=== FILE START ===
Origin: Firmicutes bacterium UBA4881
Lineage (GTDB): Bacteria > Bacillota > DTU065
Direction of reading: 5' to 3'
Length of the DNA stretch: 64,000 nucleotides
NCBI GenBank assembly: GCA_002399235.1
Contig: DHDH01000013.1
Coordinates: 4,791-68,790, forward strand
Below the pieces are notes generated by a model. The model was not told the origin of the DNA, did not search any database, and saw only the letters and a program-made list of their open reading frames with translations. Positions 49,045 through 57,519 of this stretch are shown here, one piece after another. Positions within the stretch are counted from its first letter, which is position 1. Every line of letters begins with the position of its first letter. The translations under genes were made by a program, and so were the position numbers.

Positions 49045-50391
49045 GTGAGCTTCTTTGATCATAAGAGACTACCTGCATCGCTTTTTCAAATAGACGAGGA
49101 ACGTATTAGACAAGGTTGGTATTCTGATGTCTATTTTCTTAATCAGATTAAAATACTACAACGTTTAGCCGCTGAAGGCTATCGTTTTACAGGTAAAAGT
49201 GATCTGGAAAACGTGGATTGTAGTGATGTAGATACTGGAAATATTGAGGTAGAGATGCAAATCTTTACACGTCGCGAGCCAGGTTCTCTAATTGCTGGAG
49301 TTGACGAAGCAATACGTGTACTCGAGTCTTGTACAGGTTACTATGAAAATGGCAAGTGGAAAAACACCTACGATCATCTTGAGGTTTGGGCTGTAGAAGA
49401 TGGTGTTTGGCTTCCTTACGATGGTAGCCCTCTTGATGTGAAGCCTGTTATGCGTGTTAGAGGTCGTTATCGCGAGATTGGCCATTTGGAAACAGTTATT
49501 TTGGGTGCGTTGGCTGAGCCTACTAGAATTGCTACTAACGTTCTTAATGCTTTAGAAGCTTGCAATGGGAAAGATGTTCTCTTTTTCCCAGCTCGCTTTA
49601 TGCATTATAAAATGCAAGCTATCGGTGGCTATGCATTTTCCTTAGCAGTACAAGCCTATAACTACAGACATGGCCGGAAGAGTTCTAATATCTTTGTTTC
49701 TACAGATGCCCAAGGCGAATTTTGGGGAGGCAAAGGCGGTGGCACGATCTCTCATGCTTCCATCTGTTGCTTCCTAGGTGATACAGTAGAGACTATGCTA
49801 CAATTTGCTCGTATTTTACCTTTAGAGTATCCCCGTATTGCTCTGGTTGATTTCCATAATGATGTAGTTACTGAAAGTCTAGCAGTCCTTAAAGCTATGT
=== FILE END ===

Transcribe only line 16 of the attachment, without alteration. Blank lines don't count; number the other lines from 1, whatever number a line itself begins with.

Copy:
49601 TGCATTATAAAATGCAAGCTATCGGTGGCTATGCATTTTCCTTAGCAGTACAAGCCTATAACTACAGACATGGCCGGAAGAGTTCTAATATCTTTGTTTC